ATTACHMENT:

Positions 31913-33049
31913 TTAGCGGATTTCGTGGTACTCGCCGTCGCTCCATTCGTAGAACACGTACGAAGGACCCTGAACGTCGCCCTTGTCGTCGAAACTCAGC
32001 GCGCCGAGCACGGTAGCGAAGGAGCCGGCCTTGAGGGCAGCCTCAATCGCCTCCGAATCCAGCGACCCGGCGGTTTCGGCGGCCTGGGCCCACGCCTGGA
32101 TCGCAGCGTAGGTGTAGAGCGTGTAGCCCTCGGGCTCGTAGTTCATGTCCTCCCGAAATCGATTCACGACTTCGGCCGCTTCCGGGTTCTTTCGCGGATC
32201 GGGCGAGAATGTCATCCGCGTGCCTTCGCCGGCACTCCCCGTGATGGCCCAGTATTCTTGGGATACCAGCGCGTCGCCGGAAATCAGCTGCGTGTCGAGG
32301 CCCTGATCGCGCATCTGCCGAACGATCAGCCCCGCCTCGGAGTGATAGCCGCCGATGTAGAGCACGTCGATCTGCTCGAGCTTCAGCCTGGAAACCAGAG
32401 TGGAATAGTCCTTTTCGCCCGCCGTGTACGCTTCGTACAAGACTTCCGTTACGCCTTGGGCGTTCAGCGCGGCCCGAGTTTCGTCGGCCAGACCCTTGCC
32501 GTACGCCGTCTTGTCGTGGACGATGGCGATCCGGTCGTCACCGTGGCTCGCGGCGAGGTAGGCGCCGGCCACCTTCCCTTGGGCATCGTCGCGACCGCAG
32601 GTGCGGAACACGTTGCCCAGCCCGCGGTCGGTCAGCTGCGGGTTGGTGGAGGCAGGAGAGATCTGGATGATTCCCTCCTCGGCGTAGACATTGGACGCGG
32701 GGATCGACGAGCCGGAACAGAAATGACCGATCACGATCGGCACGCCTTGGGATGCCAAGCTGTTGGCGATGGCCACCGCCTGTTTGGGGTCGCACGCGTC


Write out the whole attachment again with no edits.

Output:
Positions 31913-33049
31913 TTAGCGGATTTCGTGGTACTCGCCGTCGCTCCATTCGTAGAACACGTACGAAGGACCCTGAACGTCGCCCTTGTCGTCGAAACTCAGC
32001 GCGCCGAGCACGGTAGCGAAGGAGCCGGCCTTGAGGGCAGCCTCAATCGCCTCCGAATCCAGCGACCCGGCGGTTTCGGCGGCCTGGGCCCACGCCTGGA
32101 TCGCAGCGTAGGTGTAGAGCGTGTAGCCCTCGGGCTCGTAGTTCATGTCCTCCCGAAATCGATTCACGACTTCGGCCGCTTCCGGGTTCTTTCGCGGATC
32201 GGGCGAGAATGTCATCCGCGTGCCTTCGCCGGCACTCCCCGTGATGGCCCAGTATTCTTGGGATACCAGCGCGTCGCCGGAAATCAGCTGCGTGTCGAGG
32301 CCCTGATCGCGCATCTGCCGAACGATCAGCCCCGCCTCGGAGTGATAGCCGCCGATGTAGAGCACGTCGATCTGCTCGAGCTTCAGCCTGGAAACCAGAG
32401 TGGAATAGTCCTTTTCGCCCGCCGTGTACGCTTCGTACAAGACTTCCGTTACGCCTTGGGCGTTCAGCGCGGCCCGAGTTTCGTCGGCCAGACCCTTGCC
32501 GTACGCCGTCTTGTCGTGGACGATGGCGATCCGGTCGTCACCGTGGCTCGCGGCGAGGTAGGCGCCGGCCACCTTCCCTTGGGCATCGTCGCGACCGCAG
32601 GTGCGGAACACGTTGCCCAGCCCGCGGTCGGTCAGCTGCGGGTTGGTGGAGGCAGGAGAGATCTGGATGATTCCCTCCTCGGCGTAGACATTGGACGCGG
32701 GGATCGACGAGCCGGAACAGAAATGACCGATCACGATCGGCACGCCTTGGGATGCCAAGCTGTTGGCGATGGCCACCGCCTGTTTGGGGTCGCACGCGTC